Remembering the historic hours in the Kremlin which inaugurated the decisive turn in the relations between our two great peoples and thereby created the basis for a lasting friendship between us, I beg us to accept my warmest congratulations on you birthday.
JOACHIM VON RIBBENTROP
Minister of Foreign Affairs

Exactly 1 year later on Stalin’s 61st birthday ,Hitler issued Directive No. 21 on the German invasion of the Soviet Union, codenamed Operation Barbarossa.

21 a

Hitler_and_von_Brauchitsch_1941

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The Syrets concentration camp revolt- When enough was enough.

Syrets_(Syretskij_concentration_camp)_Kiev

Before the Nazis retreated from Kiev, they attempted to conceal the many atrocities they had committed at Babi Yar. Paul Blobel, who was in control of the mass murders in Babi Yar two years earlier, supervised the Sonderaktion 1005 in eliminating its traces.

Members_of_a_Sonderkommando_1005_unit_pose_next_to_a_bone_crushing_machine_in_the_Janowska_concentration_camp

For six weeks from August to September 1943, more than 300 chained prisoners were forced to exhume and burn the corpses (using local headstones as bricks to build ovens) and scattered the ashes on farmland in the vicinity (to this day many Ukrainians will not eat cabbage grown on those farms

During the Sonderkommando 1005 exhumations, a group of prisoners secretly armed themselves with tools and scraps of metal they managed to find and conceal. They picked locks with keys they found on victims’ bodies.

Historian Reuben Ainsztein said about these men.

“in those half-naked men who reeked of putrefying flesh, whose bodies were eaten by scabies and covered with a layer of mud and soot, and of whose physical strength so little remained, there survived a spirit that defied everything that the Nazis’ New Order had done or could do to them. In the men whom the SS men saw only as walking corpses, there matured a determination that at least one of them must survive to tell the world about what happened in Babi Yar”

Babi Yar-14

On the night of September 29, 1943, as the camp was being dismantled, an inmate revolt broke out. The prisoners overpowered the guards using their bare hands, hammers and screw drivers. Fifteen people managed to escape. Among them was Vladimir Davіdov, who later served as a witness at the Nuremberg Trials. Among other escapees were Fyodor Zavertanny, Jacob Kaper, Filip Vilkis, Leonid Kharash, I. Brodskiy, Leonid Kadomskiy, David Budnik, Fyodor Yershov, Jakov Steiuk, Semyon Berland, Vladimir Kotlyar.Once Nazi control was re-established in the camp, the remaining 311 inmates were executed.

On December 6, 1943, Soviet authorities took a press party of Western journalists to the site of the Babi Yar massacres. Two of them, Bill Downs and Bill Lawrence, interviewed three Syrets-held Jewish prisoners of war who had been forced to participate in the mass disposal of bodies:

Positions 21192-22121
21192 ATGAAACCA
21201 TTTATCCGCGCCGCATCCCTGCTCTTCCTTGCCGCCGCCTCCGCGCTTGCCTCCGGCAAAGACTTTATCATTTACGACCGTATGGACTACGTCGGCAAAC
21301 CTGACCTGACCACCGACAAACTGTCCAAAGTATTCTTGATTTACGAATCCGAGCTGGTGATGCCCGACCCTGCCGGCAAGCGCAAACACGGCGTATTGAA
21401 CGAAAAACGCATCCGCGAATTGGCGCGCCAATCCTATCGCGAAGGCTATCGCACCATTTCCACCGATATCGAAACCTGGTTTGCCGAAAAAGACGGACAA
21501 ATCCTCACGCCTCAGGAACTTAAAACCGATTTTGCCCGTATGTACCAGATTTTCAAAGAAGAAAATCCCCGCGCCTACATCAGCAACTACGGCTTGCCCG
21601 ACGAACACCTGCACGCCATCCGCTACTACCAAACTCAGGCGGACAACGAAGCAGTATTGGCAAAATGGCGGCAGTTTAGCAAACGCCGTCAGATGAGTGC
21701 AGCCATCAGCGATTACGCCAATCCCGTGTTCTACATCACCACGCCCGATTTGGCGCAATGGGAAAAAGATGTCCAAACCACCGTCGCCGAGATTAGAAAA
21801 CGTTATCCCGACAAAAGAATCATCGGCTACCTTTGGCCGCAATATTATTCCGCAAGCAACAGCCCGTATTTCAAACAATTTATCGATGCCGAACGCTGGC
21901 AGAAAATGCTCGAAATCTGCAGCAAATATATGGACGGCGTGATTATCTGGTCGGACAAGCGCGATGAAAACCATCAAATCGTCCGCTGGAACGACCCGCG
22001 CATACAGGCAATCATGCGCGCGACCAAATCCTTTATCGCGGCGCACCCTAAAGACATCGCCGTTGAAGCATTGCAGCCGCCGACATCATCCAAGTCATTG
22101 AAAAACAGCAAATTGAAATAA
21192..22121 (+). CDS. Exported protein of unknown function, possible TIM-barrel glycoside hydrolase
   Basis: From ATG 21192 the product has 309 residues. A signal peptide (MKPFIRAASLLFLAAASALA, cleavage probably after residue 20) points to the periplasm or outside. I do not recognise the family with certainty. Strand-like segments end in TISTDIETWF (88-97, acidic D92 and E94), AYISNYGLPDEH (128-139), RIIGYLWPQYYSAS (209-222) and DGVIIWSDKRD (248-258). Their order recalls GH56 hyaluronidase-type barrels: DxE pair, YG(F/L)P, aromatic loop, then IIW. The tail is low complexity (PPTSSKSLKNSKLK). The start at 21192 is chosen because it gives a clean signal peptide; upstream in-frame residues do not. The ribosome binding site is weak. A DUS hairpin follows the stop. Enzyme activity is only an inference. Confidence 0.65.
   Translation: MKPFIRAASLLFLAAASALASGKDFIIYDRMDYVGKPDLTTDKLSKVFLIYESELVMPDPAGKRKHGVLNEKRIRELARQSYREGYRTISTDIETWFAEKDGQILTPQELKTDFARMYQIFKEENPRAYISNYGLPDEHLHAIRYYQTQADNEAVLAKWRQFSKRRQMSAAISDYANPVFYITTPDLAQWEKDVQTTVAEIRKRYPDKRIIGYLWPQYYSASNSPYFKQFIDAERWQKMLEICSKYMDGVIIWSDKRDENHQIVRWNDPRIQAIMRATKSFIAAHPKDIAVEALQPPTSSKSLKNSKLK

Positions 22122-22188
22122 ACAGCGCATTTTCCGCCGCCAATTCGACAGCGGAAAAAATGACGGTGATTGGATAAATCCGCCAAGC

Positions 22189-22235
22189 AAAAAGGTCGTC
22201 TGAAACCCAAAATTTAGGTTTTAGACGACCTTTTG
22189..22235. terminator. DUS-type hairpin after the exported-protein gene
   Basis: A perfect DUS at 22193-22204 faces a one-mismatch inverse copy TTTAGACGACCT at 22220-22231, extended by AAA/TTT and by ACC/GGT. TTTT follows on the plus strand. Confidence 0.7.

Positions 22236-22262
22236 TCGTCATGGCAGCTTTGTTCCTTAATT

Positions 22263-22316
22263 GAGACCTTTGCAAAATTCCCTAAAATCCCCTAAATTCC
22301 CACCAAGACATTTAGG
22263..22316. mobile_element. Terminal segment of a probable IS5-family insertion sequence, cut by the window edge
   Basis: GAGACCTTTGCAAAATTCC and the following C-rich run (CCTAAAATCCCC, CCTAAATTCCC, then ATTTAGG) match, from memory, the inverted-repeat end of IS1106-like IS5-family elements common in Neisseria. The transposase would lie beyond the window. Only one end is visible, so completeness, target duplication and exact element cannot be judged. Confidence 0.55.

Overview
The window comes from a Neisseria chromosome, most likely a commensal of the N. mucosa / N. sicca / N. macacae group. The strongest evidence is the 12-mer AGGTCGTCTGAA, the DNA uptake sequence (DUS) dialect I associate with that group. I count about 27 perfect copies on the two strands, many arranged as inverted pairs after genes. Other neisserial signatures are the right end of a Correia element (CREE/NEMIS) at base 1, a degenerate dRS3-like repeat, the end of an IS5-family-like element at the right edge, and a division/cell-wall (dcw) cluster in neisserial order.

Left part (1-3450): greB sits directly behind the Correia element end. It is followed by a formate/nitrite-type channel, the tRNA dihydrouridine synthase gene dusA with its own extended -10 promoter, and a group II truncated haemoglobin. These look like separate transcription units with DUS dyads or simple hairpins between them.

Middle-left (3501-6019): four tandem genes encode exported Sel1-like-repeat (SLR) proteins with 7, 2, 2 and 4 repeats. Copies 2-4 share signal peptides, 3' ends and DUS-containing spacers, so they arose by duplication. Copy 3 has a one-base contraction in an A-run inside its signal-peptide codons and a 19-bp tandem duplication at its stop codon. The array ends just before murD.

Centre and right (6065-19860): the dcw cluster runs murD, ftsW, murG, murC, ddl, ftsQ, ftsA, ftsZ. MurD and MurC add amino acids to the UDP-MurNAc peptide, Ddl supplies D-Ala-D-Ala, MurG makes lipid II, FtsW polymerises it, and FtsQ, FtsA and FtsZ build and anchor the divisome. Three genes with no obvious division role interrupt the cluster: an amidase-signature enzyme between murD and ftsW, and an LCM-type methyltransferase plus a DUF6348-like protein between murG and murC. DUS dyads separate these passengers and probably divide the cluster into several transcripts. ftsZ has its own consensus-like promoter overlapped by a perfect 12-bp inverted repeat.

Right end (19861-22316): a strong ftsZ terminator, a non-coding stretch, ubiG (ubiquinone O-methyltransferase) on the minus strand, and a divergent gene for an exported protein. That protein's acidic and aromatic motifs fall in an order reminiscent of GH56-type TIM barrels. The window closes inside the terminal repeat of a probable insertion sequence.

Efim Vilkis, Leonid Ostrovsky, and Vladimir Davidoff. Downs described Vilkis’ account of the prisoner escape:

However, even more incredible was the actions taken by the Nazis between August 19 and September 28 last. Vilkis said that in the middle of August the SS mobilized a party of 100 Russian war prisoners, who were taken to the ravines. On Aug. 19 these men were ordered to disinter all the bodies in the ravine. The Germans meanwhile took a party to a nearby Jewish cemetery whence marble headstones were brought to Babii Yar to form the foundation of a huge funeral pyre. Atop the stones were piled a layer of wood and then a layer of bodies, and so on until the pyre was as high as a two-story house. Vilkis said that approximately 1,500 bodies were burned in each operation of the furnace and each funeral pyre took two nights and one day to burn completely. The cremation went on for 40 days, and then the prisoners, who by this time included 341 men, were ordered to build another furnace. Since this was the last furnace and there were no more bodies, the prisoners decided it was for them. They made a break but only a dozen out of more than 200 survived the bullets of the Nazi Tommy guns.

According to Vilkis, some of the prisoners grew ill or went mad from the experience, and Nazi soldiers killed them as a warning to the rest. Three to five prisoners were shot each day.

When the Red Army took control of the city of Kiev on November 6, 1943, the Syrets Concentration Camp was converted into a Soviet camp for German POWs and operated until 1946.

pow

The camp was subsequently demolished and in the 1950s and 1960s urban development began in the area, which included an apartment complex and a park. The construction of a dam nearby also saw the ravine filled with industrial pulp.